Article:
Meet the Literary Magic Team

From Geoff Anderson, Senior Editor:

I was born in the industrial heartland of England, spent my childhood in the inner city and my teenage years in a rural idyll. I was educated in a grammar school, the only one founded by King Charles I. Not long after I left, English grammar schools suffered the same fate as that unfortunate king.

I read French with Russian at Exeter University, getting my Masters in 1966. I then set about developing my thesis into a PhD, which required frequent research trips to the library at the Sorbonne in Paris. It was on one of these research trips, in the spring of 1967, that my life changed course. Revolution was in the air (the riots would happen the following year) and I made the mistake of reading Dr Zhivago. The scent of boulevard blossoms mingled with Pasternak’s poetic treatment of love and revolution, and the intoxicating mixture went to my head. I had good reason to believe in the power of words ever since because a novel convinced me to abandon academia. In the jargon of the times, I ‘dropped out’.

The first thing I did was to take my verse translation of a 13th century French miracle play on a tour of English cathedrals. During this project I met my Chicagoan wife, so reading Pasternak hadn’t been such a bad idea after all. Lynn and I married on 6.9.69 because we loved each other very much and liked the numbers (In American the date is palindromic 9.6.69). We made furniture for four years in a commune in Liverpool to finance our playwriting and producing. Then we got religion and four children, which took a bit longer.

I toured the country with my biblical musicals (I wrote the lyrics but can’t claim credit for the music – nor the book) and sometimes wrote comic sketches instead of sermons. In 2002 I became an Associate Writer with the international publishers, Redemptorist Publications. I write for their Anglican department; my editor is Jane Williams, wife of the Archbishop of Canterbury. I always feel it’s a bit too much like hard work when a commission comes in, but then I feel great when the money goes into the bank.

In 2003 I wrote a satirical article, prophesying that by 2020 our cathedrals will be sports stadia, which would help defray the enormous cost of maintaining these ancient buildings and at the same time alleviate our shortage of large sports venues in Britain. The item was published in the BBC’s ‘Book of the Future’. I’ve had a Christmas story published in the Church Times, a UK national.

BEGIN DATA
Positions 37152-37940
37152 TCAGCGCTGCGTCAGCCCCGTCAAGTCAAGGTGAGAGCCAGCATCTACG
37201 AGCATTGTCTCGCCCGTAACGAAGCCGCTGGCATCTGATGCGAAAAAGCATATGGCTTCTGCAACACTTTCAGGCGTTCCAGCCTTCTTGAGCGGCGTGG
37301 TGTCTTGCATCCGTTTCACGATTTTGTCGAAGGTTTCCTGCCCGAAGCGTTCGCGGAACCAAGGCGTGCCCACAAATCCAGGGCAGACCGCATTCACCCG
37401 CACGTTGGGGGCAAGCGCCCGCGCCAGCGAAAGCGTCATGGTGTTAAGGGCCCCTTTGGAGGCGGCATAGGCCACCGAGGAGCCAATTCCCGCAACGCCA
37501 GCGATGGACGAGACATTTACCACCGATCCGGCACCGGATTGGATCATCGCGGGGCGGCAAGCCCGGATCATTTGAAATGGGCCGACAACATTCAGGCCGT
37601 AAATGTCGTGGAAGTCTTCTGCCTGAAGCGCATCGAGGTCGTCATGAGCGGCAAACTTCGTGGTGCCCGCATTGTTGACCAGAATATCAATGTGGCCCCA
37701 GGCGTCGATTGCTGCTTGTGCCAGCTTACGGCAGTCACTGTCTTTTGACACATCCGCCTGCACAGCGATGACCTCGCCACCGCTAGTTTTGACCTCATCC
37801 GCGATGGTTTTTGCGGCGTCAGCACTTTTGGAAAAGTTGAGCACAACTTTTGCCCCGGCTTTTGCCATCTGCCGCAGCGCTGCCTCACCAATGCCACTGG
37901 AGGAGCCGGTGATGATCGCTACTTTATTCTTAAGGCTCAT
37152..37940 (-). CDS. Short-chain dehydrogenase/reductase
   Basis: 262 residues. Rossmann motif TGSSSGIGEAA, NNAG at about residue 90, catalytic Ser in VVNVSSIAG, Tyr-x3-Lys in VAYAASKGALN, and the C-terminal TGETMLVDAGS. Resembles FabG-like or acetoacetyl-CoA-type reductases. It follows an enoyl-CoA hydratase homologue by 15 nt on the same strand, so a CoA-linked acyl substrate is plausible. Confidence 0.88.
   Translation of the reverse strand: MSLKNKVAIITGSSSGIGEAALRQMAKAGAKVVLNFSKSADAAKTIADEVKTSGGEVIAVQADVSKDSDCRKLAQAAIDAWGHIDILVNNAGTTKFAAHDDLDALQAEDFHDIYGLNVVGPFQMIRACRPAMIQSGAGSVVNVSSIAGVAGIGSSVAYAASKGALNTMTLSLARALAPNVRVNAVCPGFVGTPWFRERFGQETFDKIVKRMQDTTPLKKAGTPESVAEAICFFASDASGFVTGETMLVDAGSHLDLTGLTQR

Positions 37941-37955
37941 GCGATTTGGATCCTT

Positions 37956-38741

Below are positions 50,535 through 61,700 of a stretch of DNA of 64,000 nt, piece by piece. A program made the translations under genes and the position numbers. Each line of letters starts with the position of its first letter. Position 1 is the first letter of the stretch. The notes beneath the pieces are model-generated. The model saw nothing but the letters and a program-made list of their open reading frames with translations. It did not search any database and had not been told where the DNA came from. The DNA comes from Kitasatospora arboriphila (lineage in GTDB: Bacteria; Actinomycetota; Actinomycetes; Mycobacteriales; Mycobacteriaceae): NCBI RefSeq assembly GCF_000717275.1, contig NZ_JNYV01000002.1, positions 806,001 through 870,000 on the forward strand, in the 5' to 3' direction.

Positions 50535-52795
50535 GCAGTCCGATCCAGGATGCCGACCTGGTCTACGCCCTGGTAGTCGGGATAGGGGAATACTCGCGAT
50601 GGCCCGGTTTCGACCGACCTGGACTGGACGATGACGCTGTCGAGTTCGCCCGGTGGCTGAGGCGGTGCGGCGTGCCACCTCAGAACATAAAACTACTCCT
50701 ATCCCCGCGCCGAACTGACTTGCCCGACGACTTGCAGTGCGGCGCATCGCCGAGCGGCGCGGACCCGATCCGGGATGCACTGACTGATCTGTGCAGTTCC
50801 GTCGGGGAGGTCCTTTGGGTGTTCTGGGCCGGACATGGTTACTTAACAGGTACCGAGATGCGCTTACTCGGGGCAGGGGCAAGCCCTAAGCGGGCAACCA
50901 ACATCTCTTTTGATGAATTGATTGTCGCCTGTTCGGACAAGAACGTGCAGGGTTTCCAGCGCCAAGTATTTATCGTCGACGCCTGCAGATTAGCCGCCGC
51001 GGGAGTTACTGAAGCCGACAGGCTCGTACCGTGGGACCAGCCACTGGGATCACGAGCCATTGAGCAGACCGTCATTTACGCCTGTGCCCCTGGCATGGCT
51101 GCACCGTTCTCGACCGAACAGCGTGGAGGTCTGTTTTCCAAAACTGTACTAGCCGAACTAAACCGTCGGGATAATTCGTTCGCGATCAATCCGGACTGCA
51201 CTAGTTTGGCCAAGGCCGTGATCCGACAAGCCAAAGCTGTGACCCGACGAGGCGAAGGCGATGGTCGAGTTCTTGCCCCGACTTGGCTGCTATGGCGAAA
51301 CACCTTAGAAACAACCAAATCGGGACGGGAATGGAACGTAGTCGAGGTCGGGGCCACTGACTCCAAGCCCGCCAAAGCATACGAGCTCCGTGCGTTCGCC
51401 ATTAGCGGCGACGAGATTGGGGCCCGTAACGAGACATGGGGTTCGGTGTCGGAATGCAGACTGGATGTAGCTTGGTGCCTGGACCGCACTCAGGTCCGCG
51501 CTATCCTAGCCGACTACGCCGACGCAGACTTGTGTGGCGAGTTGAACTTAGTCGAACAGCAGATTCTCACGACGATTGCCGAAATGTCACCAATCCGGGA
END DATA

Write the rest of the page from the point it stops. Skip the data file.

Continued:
In 1990, I completed a correspondence course in Writing for Children and Teenagers, and sixteen years later I finished my first novel – I don’t believe in hanging around. Taken on by a very small publisher, The Legend of Aranrhod won an award for selling in unusual numbers for a debut novel.

I am blessed with a nice home, a lovely wife, three sons and a daughter. Two of the sons (and their wives) have given us three granddaughters and two grandsons, the oldest born in 2005. A 6th grandchild is due from them in mid-Feb 2010.

I enjoy watching sport and sci-fi on television, and drink a glass of red wine most evenings (for medicinal purposes). I’m a paid-up member of Spotify, an online music site that makes millions of items of music, of every genre imaginable, available for listening (but not downloading), so I listen to a lot of music and have broadened my appreciation considerably.

I spent 2009 mostly writing up the first volume of my autobiography – for my descendants rather than for publication. It covers the years from my birth to 19, when I went to university. In 2010 I’ve been archiving a load of old reel-to-reel tapes, unplayed for over four decades. I was amazed to discover on them over 50 ‘tracks’ of me singing to guitar, which I did a lot of in the 1960s (who didn’t? I hear you ask). On some tracks it sounds like I joined a girls’ band – if only we’d pursued it, we could have been The Spice Girls And A Boy decades before time.

Hopefully in 2010 I shall be able to continue my sequel to The Legend of Aranrhod, which I made a good start on over a year ago, before the autobiograpy bug hit me.

The book that has made the greatest impact on me after Dr Zhivago was The Unconsoled by Kazuo Ishiguro.

From Charles Brooks III, Poetry Editor:

Charles Clifford Brooks III has been published in The Dead Mule, Eclectica, Gloom Cupboard, Cerebration, Underground Voices, Alba, Deep South, Zygote in My Coffee, Prick of the Spindle, Conversations, Unlikely 2.0, and The Cartier Street Review. His poetry has been featured on the Joe Milford Poetry Show. Charles Clifford believes every artist should join the Guerilla Poetics Project. His first book of poetry, Whirling Metaphysics, will be published by Leaf Garden Press in 2010.